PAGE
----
Research Synthesis Methods

The impact of the peer review of literature search strategies in support of rapid review reports

Journal Article

Objective

The objective of this study was to investigate the impact of the peer review of literature search strategies prepared in support of rapid reviews.

Methods

A sample of 200 CADTH rapid reviews was selected. For each rapid review meeting the inclusion criteria, the pre–peer‐reviewed and corresponding post–peer‐reviewed search strategies were run, and the search results were compared. Bibliographic records retrieved solely by the post–peer‐reviewed search strategy and included in the rapid review report were identified as representing “included studies.” The publication type of each included study was determined, and the attributes of the corresponding record were analyzed to determine the reason for its retrieval by the post–peer‐reviewed search.

Results

The peer review of search strategies resulted in the retrieval of one or more additional records for 75% of the searches investigated, but only a small proportion of these records (4%) represented included studies. The main publication types of the included studies were nonrandomized studies (60%) and narrative reviews (20%). The principal changes to search strategies that resulted in the retrieval of additional included studies were the inclusion of more keywords or subject headings or a change in the way concepts were combined.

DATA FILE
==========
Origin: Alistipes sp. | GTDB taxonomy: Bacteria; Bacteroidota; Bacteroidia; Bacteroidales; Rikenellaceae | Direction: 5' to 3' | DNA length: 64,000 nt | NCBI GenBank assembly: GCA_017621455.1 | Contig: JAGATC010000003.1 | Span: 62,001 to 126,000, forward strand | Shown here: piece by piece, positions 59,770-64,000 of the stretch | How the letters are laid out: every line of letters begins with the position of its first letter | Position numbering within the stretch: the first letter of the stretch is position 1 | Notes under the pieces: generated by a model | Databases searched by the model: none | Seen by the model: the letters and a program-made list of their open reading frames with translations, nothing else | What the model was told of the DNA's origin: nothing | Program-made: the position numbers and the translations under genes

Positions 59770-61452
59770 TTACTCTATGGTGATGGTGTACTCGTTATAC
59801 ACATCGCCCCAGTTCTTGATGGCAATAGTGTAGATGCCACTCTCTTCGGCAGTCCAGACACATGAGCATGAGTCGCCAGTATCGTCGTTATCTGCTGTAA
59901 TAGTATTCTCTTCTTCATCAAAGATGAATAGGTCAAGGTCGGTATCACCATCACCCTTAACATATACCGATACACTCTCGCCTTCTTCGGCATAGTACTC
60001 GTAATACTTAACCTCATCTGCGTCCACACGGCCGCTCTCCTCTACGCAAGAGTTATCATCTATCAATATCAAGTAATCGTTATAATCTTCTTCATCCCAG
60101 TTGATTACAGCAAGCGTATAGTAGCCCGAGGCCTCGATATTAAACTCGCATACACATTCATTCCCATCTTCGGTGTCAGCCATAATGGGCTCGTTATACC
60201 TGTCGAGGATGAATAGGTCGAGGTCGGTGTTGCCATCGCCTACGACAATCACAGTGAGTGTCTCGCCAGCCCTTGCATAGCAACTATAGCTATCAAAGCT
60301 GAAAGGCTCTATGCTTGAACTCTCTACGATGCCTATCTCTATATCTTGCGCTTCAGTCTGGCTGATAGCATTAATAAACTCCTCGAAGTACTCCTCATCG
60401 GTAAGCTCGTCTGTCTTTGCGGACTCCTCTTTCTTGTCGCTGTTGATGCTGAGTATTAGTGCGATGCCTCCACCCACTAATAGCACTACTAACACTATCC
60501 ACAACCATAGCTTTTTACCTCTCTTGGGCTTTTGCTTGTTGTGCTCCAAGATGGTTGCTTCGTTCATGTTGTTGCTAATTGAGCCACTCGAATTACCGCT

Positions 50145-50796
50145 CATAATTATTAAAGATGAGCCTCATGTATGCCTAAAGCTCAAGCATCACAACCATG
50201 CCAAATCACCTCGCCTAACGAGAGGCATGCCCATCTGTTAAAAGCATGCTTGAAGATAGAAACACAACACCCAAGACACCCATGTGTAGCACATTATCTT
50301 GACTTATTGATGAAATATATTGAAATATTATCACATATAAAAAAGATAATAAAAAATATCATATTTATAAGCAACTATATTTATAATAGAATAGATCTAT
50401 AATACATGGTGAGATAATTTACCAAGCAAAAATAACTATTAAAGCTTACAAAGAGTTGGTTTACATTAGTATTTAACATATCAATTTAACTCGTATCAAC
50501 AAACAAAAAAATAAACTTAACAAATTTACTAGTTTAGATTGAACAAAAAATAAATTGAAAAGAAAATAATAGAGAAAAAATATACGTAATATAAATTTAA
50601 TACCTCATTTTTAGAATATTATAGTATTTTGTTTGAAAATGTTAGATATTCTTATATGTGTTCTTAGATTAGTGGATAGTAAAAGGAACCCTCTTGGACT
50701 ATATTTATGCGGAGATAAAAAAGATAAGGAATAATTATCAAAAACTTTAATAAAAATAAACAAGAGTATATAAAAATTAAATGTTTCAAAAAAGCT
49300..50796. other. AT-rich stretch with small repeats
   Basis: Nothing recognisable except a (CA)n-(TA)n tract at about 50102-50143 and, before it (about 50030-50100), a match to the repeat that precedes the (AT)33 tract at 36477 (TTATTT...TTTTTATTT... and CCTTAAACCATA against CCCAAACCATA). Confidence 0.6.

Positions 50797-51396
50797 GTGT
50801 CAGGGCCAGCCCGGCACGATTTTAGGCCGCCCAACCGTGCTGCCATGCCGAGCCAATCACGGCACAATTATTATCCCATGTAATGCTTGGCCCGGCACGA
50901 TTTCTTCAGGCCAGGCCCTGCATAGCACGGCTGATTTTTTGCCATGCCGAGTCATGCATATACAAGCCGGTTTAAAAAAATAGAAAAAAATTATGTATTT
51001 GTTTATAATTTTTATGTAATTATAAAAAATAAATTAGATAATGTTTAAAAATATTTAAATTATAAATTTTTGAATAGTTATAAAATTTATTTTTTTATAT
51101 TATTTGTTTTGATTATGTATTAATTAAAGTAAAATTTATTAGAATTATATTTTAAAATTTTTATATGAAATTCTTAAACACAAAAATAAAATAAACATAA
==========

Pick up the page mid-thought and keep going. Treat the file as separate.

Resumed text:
Conclusions

The peer review of literature search strategies aids in the retrieval of relevant records particularly those representing nonrandomized studies. The scrutiny of keywords, subject headings, and the relation between search concepts are key components of the peer review process.

Related Topics

Related Publications

Related Content

Site Footer

Address:

This website is provided by John Wiley & Sons Limited, The Atrium, Southern Gate, Chichester, West Sussex PO19 8SQ (Company No: 00641132, VAT No: 376766987)

Published features on StatisticsViews.com are checked for statistical accuracy by a panel from the European Network for Business and Industrial Statistics (ENBIS)   to whom Wiley and StatisticsViews.com express their gratitude. This panel are: Ron Kenett, David Steinberg, Shirley Coleman, Irena Ograjenšek, Fabrizio Ruggeri, Rainer Göb, Philippe Castagliola, Xavier Tort-Martorell, Bart De Ketelaere, Antonio Pievatolo, Martina Vandebroek, Lance Mitchell, Gilbert Saporta, Helmut Waldl and Stelios Psarakis.